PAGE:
Random Access Memory

I have a song stuck in my head! And I can’t get it out! The song is “Roundabout” by the band Yes. I know, totally random, right? This is my own doing—there was a conversation, I went to the iTunes store, searched on “Yes,” clicked to hear a sample, and BLAM, it’s stuck. As if that weren’t enough, every time it plays back in my head, memories of middle school come whooshing back. That part I can block out reasonably well, but the music? Still there!

“Roundabout” is one of those songs from my past that I automatically know very well. I know most of the words, the entire melody, almost the complete deal, and there is absolutely no reason why this should be the case! Although I enjoyed the music well enough as a kid, I never owned a Yes album, went to a Yes concert, or actively sought out their music. The only thing I did at that age to cause this was listen to the radio, and as a result, I have an entire semi-subconscious playlist of rock and pop songs from the 80’s that entered my internal musical landscape through simple osmosis. Those songs we know, and we don’t know why we know them! And, as is the case with many things from the 80’s, some of the songs hiding in there are embarrassing.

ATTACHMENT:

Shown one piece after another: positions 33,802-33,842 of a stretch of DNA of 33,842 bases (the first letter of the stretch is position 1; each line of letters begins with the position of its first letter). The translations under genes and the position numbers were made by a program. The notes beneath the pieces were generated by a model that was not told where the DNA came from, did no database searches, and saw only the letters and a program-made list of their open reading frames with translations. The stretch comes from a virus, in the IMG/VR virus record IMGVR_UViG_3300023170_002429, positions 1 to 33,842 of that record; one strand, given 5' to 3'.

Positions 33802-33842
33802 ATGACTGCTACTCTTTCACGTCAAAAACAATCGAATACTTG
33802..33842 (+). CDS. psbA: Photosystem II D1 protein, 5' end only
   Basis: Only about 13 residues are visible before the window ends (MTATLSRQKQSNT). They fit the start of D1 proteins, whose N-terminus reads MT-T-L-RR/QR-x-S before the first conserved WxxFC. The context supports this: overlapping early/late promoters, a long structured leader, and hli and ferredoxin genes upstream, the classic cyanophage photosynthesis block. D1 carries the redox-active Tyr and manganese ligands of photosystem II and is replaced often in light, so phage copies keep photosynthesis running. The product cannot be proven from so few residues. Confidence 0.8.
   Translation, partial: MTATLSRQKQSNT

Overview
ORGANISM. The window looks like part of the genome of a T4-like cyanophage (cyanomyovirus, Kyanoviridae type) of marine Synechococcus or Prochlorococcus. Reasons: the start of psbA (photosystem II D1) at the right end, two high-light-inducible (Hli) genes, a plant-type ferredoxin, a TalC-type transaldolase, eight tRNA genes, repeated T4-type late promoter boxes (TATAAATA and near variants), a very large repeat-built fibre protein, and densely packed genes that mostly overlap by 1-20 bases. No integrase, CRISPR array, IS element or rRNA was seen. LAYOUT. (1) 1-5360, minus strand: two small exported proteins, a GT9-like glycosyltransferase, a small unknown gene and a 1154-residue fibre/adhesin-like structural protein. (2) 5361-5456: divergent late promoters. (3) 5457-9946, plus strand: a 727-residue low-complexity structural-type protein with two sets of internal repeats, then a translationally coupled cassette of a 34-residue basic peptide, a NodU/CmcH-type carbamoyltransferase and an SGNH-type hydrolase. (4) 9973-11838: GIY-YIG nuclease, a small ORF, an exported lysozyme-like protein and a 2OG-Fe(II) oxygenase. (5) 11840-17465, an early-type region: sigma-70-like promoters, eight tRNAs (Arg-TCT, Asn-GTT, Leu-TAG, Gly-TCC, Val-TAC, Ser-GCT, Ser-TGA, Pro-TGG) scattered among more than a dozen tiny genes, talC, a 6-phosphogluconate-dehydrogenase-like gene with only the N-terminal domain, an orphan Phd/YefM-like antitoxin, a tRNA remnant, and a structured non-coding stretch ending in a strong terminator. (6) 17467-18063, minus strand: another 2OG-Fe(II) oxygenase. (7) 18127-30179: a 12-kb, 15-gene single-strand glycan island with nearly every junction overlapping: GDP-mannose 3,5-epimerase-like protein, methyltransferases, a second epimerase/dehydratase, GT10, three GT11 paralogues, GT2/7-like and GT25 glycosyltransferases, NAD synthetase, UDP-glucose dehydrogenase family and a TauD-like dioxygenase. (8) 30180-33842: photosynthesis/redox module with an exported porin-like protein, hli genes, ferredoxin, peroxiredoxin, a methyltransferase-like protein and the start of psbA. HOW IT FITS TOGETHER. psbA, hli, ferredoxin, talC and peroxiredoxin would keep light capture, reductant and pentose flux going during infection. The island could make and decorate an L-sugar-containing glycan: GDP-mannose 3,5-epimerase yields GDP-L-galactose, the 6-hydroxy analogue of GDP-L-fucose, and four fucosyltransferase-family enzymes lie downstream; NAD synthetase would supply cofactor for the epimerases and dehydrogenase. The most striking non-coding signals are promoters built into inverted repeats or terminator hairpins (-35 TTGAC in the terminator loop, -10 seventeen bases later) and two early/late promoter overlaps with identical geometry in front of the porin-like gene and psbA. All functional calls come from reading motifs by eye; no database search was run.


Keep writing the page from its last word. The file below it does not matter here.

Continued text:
But now I hear things in the music that I wouldn’t have noticed then, such as the insanely virtuosic bass line in “Roundabout.” This awareness can add a sense of newness and interest even to songs that I would rather no one know that I know!

It would be so lovely if I could remember other, more crucial things this easily! Rather than being able to pull up songs by Bryan Adams or REO Speedwagon, or the phone number of my best friend from third grade at the drop of a hat, it would be so much more useful to recall the address of next week’s meeting in Baltimore, the name of the wine from dinner last night, or that amazing chord progression that popped into my head while driving. It would have really helped out during the “drop the needle” tests in music history class, which were never quite that effortless. It is so interesting—and occasionally perplexing—what ends up sticking with us and making its way into the “stacks” of long-term memory.

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